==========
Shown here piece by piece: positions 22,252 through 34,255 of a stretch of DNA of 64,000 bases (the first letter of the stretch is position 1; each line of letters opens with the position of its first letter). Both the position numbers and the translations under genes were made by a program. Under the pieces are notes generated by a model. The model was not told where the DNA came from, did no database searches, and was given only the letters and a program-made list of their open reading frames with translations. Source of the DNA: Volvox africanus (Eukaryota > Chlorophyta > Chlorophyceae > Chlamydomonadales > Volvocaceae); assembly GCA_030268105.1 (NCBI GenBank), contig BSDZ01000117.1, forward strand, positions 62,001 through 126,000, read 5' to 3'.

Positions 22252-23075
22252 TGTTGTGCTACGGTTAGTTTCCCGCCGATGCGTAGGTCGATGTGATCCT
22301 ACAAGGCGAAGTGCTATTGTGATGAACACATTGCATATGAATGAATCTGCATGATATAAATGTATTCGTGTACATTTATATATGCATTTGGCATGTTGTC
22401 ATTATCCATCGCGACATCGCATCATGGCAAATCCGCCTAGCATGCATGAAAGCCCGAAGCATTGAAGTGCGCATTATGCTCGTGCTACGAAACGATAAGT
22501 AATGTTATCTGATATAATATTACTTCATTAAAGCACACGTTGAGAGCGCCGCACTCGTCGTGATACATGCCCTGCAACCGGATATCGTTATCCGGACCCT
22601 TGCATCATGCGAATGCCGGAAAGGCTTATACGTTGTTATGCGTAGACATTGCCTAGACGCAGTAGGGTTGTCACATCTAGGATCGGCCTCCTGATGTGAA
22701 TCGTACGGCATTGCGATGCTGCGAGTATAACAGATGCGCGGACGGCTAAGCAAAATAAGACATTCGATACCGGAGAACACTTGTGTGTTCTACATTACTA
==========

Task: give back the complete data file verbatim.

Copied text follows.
Shown here piece by piece: positions 22,252 through 34,255 of a stretch of DNA of 64,000 bases (the first letter of the stretch is position 1; each line of letters opens with the position of its first letter). Both the position numbers and the translations under genes were made by a program. Under the pieces are notes generated by a model. The model was not told where the DNA came from, did no database searches, and was given only the letters and a program-made list of their open reading frames with translations. Source of the DNA: Volvox africanus (Eukaryota > Chlorophyta > Chlorophyceae > Chlamydomonadales > Volvocaceae); assembly GCA_030268105.1 (NCBI GenBank), contig BSDZ01000117.1, forward strand, positions 62,001 through 126,000, read 5' to 3'.

Positions 22252-23075
22252 TGTTGTGCTACGGTTAGTTTCCCGCCGATGCGTAGGTCGATGTGATCCT
22301 ACAAGGCGAAGTGCTATTGTGATGAACACATTGCATATGAATGAATCTGCATGATATAAATGTATTCGTGTACATTTATATATGCATTTGGCATGTTGTC
22401 ATTATCCATCGCGACATCGCATCATGGCAAATCCGCCTAGCATGCATGAAAGCCCGAAGCATTGAAGTGCGCATTATGCTCGTGCTACGAAACGATAAGT
22501 AATGTTATCTGATATAATATTACTTCATTAAAGCACACGTTGAGAGCGCCGCACTCGTCGTGATACATGCCCTGCAACCGGATATCGTTATCCGGACCCT
22601 TGCATCATGCGAATGCCGGAAAGGCTTATACGTTGTTATGCGTAGACATTGCCTAGACGCAGTAGGGTTGTCACATCTAGGATCGGCCTCCTGATGTGAA
22701 TCGTACGGCATTGCGATGCTGCGAGTATAACAGATGCGCGGACGGCTAAGCAAAATAAGACATTCGATACCGGAGAACACTTGTGTGTTCTACATTACTA